Autism Considerations in Divorce, Custody, and Mediation

March 19, 2024

Divorce is a challenging process for any family. It is financially and emotionally taxing. When a divorce involves child custody – especially custody of a young child with autism – the potential for discomfort and uncertainty to affect the autistic child may become extremely high. However, thoughtfulness, self-awareness, and careful planning all can empower parents to make smart, constructive choices and hopefully create a new family dynamic in which their child can thrive.

Sensitivity to the unique needs of the child and the right attitude on co-parenting can make all the difference. As a former New Jersey Family Court judge, I saw and presided over many contentious divorce and custody cases in which parents were surprised to find themselves fighting their co-parent on even the smallest issues. When cases like this involve a child with autism, the child is frequently the one who faces the greatest risk of a negative outcome. Sometimes parents are stuck in a never-ending cycle of fighting over a child’s best interests, when mutually taking a step back and looking for a calmer approach may be more important to the best emotional interests of the child.

A high-conflict divorce between parents of a child with autism can potentially result in:

  • Delay in diagnosis and skill acquisition
  • Delay in starting medically necessary therapy
  • Loss of treatment momentum
  • Inconsistent approach to therapy
  • Stress and confusion stemming from parents giving mixed messages to the child
  • Possible regression in the child’s educational and behavioral goals
  • Legal problems with school districts over conflicting positions or statements from the parents

Further expansion on these concepts is addressed in the video, Separation, Divorce, And A Child With Autism: Struggles Between Parents.

Families that are facing divorce may benefit from alternative dispute resolution, such as mediation. Divorce mediation can be a logical and preferable alternative to ongoing costly court battles. In mediation, a neutral third party helps the family try to resolve questions without the need for a contested trial. Divorcing parents often use mediation to address and peacefully resolve custody, parenting schedules and obligations, child-related educational and medical issues, division of marital assets, support-related issues, litigation fees, and other issues as well. When working towards an agreement, families of children with autism should be sure to consider various additional issues, including but not limited to:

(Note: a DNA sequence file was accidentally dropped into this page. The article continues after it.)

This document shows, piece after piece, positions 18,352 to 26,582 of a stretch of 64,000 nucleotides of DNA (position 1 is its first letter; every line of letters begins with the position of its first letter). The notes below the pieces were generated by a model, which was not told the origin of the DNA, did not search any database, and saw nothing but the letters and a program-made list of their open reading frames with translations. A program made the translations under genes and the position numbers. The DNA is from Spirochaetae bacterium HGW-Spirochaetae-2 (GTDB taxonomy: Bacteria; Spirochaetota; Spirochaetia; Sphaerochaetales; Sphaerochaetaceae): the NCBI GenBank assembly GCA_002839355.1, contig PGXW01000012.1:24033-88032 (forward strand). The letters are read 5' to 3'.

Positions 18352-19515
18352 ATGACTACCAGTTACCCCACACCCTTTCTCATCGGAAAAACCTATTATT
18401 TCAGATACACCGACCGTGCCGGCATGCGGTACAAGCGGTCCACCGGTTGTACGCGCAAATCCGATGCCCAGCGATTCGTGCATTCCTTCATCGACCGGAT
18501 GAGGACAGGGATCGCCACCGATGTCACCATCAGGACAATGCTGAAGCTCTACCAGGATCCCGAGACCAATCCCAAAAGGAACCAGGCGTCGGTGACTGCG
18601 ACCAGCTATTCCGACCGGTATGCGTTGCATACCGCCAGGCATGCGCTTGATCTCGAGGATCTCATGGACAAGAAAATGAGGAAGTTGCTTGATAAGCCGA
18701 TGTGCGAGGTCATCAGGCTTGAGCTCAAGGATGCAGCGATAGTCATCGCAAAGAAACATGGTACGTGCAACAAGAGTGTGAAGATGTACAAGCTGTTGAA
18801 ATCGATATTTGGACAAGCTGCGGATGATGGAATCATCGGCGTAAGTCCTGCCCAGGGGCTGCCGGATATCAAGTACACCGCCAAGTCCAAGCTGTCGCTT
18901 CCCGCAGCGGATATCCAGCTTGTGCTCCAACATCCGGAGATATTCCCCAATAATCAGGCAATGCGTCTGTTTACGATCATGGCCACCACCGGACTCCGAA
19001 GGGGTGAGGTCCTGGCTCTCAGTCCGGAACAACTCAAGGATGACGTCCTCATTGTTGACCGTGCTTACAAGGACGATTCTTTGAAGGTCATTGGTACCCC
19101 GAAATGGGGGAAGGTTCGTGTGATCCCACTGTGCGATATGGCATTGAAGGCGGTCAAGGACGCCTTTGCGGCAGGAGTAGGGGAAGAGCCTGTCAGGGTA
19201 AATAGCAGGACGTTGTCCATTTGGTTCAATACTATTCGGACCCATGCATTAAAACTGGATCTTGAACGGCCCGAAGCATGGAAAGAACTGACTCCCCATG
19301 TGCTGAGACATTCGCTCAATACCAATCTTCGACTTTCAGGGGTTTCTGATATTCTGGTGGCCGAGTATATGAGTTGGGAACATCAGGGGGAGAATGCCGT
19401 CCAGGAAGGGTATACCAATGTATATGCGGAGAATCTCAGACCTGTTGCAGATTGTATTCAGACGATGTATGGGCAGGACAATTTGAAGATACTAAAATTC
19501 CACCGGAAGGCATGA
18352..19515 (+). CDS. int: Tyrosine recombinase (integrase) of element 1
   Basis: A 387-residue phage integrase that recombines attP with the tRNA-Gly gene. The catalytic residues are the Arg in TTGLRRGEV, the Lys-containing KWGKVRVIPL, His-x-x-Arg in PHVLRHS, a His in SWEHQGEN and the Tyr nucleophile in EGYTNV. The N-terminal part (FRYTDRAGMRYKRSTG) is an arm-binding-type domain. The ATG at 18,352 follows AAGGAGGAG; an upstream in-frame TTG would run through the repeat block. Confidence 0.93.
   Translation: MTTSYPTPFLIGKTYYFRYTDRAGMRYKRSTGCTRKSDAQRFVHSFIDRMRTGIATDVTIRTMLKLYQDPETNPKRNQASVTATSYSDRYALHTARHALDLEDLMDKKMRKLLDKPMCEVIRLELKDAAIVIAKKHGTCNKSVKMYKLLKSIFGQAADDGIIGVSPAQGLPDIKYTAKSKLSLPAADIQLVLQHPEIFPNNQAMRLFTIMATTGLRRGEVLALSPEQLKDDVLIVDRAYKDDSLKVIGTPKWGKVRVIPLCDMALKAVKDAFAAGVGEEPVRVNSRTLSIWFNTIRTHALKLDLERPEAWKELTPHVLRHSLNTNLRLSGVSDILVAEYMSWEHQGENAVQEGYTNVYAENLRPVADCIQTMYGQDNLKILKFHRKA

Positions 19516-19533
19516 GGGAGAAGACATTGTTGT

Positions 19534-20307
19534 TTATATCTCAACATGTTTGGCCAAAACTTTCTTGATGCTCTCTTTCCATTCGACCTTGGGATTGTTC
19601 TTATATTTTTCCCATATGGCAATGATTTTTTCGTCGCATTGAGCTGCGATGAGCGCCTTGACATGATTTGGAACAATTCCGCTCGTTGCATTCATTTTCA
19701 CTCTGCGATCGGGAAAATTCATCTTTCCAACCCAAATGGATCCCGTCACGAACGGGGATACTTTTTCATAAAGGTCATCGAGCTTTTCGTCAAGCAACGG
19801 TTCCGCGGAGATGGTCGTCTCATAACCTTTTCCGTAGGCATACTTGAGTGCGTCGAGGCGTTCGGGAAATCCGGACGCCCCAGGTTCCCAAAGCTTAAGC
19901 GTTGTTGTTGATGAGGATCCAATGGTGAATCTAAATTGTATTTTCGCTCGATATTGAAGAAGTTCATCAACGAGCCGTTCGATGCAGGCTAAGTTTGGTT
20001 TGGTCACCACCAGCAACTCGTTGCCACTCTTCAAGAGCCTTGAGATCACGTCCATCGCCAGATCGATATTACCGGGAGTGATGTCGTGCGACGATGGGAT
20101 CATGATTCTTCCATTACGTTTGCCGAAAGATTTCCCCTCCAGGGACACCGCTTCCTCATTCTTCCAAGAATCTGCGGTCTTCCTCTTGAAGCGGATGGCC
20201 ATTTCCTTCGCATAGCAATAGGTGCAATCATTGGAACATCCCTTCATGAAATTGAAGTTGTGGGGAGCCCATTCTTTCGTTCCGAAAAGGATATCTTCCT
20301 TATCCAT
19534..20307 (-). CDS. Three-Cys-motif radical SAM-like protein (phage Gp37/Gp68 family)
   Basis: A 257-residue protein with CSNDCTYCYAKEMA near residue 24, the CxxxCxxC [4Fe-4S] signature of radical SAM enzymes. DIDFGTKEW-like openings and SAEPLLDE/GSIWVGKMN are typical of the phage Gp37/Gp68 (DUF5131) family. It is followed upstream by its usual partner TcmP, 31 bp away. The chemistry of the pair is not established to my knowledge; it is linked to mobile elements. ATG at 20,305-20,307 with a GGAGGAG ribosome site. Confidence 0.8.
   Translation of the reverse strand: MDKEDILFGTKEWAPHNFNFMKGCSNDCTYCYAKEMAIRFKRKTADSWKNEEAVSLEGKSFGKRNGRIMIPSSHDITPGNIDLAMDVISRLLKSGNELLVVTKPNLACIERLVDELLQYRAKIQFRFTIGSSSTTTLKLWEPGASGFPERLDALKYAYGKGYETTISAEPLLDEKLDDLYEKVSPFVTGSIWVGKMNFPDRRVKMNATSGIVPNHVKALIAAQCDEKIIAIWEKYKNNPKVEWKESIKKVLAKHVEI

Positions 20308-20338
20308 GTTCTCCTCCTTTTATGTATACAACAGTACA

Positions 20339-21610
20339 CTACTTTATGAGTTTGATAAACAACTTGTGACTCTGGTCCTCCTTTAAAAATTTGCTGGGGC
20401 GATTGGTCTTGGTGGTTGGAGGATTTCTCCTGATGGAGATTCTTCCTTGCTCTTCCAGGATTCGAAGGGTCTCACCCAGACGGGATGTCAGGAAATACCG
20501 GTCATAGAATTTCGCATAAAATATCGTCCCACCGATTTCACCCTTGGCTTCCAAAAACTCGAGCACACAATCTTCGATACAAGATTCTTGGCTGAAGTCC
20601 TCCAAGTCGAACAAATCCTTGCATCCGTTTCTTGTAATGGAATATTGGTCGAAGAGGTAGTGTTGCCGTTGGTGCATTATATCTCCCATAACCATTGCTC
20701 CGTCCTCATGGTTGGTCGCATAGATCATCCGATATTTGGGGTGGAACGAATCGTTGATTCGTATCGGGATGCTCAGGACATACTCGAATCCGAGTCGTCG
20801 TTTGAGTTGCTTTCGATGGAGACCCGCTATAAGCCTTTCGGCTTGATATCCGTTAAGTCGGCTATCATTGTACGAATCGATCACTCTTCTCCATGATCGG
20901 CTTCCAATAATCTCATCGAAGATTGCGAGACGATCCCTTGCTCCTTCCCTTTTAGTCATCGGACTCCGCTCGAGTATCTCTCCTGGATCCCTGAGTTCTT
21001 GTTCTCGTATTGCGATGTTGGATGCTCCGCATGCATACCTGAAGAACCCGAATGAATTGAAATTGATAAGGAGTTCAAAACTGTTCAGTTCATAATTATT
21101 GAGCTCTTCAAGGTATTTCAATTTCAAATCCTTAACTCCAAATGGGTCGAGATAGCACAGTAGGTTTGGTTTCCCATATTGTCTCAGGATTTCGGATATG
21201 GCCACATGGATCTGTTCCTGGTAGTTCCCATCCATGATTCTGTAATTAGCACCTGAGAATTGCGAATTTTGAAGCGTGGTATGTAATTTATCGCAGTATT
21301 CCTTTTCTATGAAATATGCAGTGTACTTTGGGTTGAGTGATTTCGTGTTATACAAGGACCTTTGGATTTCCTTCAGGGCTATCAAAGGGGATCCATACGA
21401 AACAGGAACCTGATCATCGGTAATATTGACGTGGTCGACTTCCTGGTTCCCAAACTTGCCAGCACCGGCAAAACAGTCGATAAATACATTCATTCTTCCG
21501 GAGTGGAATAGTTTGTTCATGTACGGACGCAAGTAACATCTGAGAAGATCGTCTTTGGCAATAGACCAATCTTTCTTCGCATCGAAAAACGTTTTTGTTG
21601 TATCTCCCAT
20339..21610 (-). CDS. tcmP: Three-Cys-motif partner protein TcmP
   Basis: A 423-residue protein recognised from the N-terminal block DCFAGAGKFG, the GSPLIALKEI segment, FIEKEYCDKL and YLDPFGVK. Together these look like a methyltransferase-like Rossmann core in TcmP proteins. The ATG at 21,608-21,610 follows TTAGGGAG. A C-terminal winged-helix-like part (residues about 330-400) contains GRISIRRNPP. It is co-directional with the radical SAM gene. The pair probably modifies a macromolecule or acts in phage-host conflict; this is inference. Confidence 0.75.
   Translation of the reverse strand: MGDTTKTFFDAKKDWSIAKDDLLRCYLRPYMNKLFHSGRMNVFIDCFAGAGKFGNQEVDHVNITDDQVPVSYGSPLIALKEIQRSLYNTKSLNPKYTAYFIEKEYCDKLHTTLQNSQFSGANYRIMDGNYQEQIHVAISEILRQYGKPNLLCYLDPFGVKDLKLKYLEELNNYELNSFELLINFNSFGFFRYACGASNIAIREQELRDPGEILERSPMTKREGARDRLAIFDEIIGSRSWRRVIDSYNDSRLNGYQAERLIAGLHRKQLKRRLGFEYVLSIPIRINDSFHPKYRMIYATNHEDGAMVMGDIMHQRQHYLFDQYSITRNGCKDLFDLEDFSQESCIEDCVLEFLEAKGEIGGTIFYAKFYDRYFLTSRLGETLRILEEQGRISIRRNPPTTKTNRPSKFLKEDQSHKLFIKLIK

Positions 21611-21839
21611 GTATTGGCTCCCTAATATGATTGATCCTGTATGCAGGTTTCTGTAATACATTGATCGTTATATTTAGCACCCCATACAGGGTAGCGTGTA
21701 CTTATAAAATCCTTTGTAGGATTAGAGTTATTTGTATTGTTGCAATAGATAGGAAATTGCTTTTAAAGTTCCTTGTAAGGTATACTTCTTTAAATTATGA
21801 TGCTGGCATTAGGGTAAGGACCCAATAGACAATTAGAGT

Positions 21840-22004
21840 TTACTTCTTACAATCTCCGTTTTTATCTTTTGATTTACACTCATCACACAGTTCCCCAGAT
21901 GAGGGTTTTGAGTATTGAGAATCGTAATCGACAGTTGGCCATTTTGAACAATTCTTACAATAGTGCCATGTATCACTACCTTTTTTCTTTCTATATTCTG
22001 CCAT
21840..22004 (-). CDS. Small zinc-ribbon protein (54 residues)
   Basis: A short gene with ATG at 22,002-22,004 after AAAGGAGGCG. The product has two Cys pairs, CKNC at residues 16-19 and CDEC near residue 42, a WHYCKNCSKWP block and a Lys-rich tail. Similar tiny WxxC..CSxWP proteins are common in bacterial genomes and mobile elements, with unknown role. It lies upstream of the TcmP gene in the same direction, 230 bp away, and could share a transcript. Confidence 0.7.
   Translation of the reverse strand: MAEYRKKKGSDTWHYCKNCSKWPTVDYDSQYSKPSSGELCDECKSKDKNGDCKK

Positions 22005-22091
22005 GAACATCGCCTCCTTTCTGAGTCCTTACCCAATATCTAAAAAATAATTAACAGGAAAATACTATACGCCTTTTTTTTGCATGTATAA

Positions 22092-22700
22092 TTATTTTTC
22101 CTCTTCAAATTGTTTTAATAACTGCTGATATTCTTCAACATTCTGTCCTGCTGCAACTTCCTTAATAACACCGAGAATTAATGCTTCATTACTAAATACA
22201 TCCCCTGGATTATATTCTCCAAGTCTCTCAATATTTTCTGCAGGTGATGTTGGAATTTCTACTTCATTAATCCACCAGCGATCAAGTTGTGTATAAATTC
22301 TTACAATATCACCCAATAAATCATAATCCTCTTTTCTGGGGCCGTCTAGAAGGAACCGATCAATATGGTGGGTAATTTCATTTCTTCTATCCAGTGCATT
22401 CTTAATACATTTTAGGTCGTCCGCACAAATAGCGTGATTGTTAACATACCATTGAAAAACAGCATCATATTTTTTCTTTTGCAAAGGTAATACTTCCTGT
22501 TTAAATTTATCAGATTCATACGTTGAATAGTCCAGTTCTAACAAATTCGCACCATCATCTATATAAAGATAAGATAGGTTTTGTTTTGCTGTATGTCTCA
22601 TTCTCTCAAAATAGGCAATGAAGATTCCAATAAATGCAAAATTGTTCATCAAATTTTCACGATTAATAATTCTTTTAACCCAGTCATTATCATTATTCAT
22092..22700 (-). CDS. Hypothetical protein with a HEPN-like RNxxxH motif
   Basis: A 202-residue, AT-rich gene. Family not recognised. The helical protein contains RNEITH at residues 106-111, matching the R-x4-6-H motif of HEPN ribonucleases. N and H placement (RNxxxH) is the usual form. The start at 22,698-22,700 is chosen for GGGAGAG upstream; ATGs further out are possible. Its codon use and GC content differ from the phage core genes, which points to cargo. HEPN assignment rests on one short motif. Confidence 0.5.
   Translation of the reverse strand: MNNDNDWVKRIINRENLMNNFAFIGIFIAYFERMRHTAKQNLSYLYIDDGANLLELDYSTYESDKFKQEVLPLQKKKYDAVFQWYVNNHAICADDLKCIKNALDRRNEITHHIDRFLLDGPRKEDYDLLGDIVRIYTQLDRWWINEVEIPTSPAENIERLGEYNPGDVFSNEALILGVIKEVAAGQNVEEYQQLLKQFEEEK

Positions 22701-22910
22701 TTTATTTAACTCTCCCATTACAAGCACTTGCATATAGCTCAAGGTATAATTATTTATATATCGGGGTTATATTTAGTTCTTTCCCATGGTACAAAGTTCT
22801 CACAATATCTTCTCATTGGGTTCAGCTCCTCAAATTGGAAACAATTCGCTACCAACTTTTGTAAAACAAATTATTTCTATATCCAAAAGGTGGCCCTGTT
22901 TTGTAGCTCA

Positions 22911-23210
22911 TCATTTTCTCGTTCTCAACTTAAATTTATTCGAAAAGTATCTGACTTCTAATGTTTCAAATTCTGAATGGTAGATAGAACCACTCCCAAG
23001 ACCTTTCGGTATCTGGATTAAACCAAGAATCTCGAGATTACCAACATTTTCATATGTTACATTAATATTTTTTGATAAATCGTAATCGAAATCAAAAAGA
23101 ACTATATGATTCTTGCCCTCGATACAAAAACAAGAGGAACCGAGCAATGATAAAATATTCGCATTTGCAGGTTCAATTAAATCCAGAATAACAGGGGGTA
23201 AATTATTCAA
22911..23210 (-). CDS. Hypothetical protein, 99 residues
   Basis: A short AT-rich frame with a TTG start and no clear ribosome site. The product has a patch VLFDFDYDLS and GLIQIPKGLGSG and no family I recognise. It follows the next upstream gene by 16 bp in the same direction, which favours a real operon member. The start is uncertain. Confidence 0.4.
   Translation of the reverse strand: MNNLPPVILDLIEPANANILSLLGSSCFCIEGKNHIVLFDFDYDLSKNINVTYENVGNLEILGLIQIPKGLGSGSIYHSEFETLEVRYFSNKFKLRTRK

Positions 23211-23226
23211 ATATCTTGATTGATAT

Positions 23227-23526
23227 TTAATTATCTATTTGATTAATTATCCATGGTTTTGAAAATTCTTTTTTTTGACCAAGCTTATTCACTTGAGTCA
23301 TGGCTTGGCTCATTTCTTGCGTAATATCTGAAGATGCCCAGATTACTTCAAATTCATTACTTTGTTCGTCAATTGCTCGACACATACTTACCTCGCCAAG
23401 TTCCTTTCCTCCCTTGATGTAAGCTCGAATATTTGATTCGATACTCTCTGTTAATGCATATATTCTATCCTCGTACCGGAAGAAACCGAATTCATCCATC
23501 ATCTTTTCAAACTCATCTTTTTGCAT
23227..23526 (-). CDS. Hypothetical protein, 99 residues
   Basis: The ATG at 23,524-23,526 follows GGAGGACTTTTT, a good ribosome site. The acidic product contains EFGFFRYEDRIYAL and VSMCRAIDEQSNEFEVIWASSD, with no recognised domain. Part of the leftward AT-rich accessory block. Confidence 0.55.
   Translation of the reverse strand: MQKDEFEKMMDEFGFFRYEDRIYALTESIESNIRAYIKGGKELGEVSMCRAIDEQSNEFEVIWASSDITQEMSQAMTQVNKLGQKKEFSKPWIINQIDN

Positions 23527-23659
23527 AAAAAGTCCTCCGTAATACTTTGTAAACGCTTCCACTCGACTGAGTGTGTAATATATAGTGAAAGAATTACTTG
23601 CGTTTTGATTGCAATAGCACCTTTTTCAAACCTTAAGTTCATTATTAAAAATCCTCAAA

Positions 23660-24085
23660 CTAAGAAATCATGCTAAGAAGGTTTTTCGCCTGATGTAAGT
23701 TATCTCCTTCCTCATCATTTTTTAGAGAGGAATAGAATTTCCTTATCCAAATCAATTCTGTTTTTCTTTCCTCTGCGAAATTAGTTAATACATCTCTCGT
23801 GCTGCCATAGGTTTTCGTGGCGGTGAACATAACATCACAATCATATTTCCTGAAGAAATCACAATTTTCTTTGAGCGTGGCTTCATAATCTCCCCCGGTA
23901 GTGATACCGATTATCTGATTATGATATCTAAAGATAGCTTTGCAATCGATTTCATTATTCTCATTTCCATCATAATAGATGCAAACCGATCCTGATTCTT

• Therapy schedules and modalities
  • Extended school year schedules
  • Supplemental autism-related costs
  • IEP related issues
  • Ongoing autism-related training for parents and close family members to help constructively and consistently reinforce the child’s progress.

They may also want to try to answer the following questions:

  • Will the custody arrangement allow the child to maintain the frequency and intensity of services without disruption or transition to a new provider?
  • How will the child get to their therapy sessions?

In addition to mediation, many parents of children with autism can benefit from attending co-parenting counseling, which will be addressed in an upcoming article.

Unfortunately, there may be circumstances where a friendly divorce is difficult to achieve. In New Jersey, if there is an active domestic violence restraining order in place, mediation may be prohibited or restricted unless pre-approved by a court under specific guidelines and parameters.1

Sensitivity and attention to the needs of the child during a divorce can make an enormous impact for children with autism and, while divorce can sometimes be a costly and emotional process, mediation can frequently make things easier for parents and children alike.

For more information on this topic and many others please call our 800.4.AUTISM Helpline. Like many specialty areas, family law is an area where the intersection of professional experience and autism expertise is rare. If families have had good experiences working with professionals in this area, we’re always looking to grow our referral database. Please email us at

The author, Lawrence R. Jones, is a former Judge of the New Jersey Superior Court who retired from public service in 2017. He has been an educator and a leading voice on issues concerning family court and children with autism for many years. He is also the father of two children with autism. He presently teaches at the University of New Mexico and has annually presented programs in New Jersey and nationally on this topic. The author practices online mediation and has historically worked with separated and/or divorced parents to deescalate conflict and helps them put their children’s needs first. He is also the author of our article Divorce and Autism: A Legal Perspective.

1.  There is a relatively new program addressing possible mediation on economic issues (which are different from custody related issues or other non-economic issues) when a restraining order is in effect, but even under this program, there are specific preliminary requirements which must be met before a court may in its discretion permit such mediation to take place.